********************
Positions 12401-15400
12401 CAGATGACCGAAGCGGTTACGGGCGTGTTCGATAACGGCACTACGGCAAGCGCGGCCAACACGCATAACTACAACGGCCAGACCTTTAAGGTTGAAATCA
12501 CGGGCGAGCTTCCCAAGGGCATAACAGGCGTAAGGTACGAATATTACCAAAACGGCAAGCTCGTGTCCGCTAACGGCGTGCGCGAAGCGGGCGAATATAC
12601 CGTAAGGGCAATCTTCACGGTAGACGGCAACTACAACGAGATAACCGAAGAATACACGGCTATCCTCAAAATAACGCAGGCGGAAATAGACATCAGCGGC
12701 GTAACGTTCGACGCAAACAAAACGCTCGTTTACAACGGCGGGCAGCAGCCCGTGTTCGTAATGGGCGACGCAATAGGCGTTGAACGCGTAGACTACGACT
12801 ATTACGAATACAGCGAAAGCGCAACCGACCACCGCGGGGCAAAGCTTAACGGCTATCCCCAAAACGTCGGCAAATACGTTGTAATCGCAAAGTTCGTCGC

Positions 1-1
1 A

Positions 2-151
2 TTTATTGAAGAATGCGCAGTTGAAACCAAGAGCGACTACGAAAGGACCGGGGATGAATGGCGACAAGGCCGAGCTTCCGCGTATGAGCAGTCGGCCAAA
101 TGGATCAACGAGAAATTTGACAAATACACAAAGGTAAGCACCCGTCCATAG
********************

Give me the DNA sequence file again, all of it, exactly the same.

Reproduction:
Positions 12401-15400
12401 CAGATGACCGAAGCGGTTACGGGCGTGTTCGATAACGGCACTACGGCAAGCGCGGCCAACACGCATAACTACAACGGCCAGACCTTTAAGGTTGAAATCA
12501 CGGGCGAGCTTCCCAAGGGCATAACAGGCGTAAGGTACGAATATTACCAAAACGGCAAGCTCGTGTCCGCTAACGGCGTGCGCGAAGCGGGCGAATATAC
12601 CGTAAGGGCAATCTTCACGGTAGACGGCAACTACAACGAGATAACCGAAGAATACACGGCTATCCTCAAAATAACGCAGGCGGAAATAGACATCAGCGGC
12701 GTAACGTTCGACGCAAACAAAACGCTCGTTTACAACGGCGGGCAGCAGCCCGTGTTCGTAATGGGCGACGCAATAGGCGTTGAACGCGTAGACTACGACT
12801 ATTACGAATACAGCGAAAGCGCAACCGACCACCGCGGGGCAAAGCTTAACGGCTATCCCCAAAACGTCGGCAAATACGTTGTAATCGCAAAGTTCGTCGC

Positions 1-1
1 A

Positions 2-151
2 TTTATTGAAGAATGCGCAGTTGAAACCAAGAGCGACTACGAAAGGACCGGGGATGAATGGCGACAAGGCCGAGCTTCCGCGTATGAGCAGTCGGCCAAA
101 TGGATCAACGAGAAATTTGACAAATACACAAAGGTAAGCACCCGTCCATAG